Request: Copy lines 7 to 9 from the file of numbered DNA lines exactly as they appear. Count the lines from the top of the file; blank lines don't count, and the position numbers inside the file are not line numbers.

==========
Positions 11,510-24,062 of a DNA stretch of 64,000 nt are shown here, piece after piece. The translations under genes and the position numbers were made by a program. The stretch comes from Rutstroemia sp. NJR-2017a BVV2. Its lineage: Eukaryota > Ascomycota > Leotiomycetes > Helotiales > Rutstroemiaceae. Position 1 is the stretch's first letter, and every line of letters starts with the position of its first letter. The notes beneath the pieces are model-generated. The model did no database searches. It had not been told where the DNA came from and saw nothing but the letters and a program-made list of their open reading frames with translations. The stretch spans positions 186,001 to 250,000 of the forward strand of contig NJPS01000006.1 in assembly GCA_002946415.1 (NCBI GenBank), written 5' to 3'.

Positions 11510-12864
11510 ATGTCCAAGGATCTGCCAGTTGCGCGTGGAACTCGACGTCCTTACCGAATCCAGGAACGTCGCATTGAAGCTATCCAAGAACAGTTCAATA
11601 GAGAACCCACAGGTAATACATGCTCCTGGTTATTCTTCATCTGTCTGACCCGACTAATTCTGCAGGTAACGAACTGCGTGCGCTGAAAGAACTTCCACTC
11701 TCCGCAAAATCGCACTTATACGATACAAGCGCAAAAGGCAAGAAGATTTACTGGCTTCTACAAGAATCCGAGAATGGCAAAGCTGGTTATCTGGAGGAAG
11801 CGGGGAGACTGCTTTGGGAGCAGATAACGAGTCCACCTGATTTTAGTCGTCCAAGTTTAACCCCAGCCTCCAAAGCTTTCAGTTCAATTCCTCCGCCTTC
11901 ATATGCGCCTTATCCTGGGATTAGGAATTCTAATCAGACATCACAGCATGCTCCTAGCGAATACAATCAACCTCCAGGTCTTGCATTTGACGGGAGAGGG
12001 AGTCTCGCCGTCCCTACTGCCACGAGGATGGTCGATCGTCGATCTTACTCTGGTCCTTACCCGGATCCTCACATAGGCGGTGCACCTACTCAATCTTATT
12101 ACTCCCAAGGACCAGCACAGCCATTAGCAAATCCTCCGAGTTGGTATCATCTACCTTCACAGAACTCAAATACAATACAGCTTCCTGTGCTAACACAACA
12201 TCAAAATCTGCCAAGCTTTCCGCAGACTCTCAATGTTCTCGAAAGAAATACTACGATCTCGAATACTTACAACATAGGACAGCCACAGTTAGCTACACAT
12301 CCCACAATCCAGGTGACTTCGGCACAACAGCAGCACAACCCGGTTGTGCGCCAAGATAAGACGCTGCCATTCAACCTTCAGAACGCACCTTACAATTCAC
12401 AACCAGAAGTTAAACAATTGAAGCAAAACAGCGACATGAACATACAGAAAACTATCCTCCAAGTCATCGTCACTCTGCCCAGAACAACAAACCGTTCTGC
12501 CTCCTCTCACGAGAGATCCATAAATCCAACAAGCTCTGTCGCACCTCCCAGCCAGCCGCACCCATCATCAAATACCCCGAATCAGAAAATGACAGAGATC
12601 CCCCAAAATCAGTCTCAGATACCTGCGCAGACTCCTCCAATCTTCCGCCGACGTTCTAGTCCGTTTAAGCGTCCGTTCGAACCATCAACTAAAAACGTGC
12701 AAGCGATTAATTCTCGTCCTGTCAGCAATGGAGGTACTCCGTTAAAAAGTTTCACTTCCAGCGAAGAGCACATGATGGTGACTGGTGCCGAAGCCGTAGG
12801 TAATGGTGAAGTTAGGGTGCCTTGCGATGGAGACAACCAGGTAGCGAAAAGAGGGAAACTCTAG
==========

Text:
11901 ATATGCGCCTTATCCTGGGATTAGGAATTCTAATCAGACATCACAGCATGCTCCTAGCGAATACAATCAACCTCCAGGTCTTGCATTTGACGGGAGAGGG
12001 AGTCTCGCCGTCCCTACTGCCACGAGGATGGTCGATCGTCGATCTTACTCTGGTCCTTACCCGGATCCTCACATAGGCGGTGCACCTACTCAATCTTATT
12101 ACTCCCAAGGACCAGCACAGCCATTAGCAAATCCTCCGAGTTGGTATCATCTACCTTCACAGAACTCAAATACAATACAGCTTCCTGTGCTAACACAACA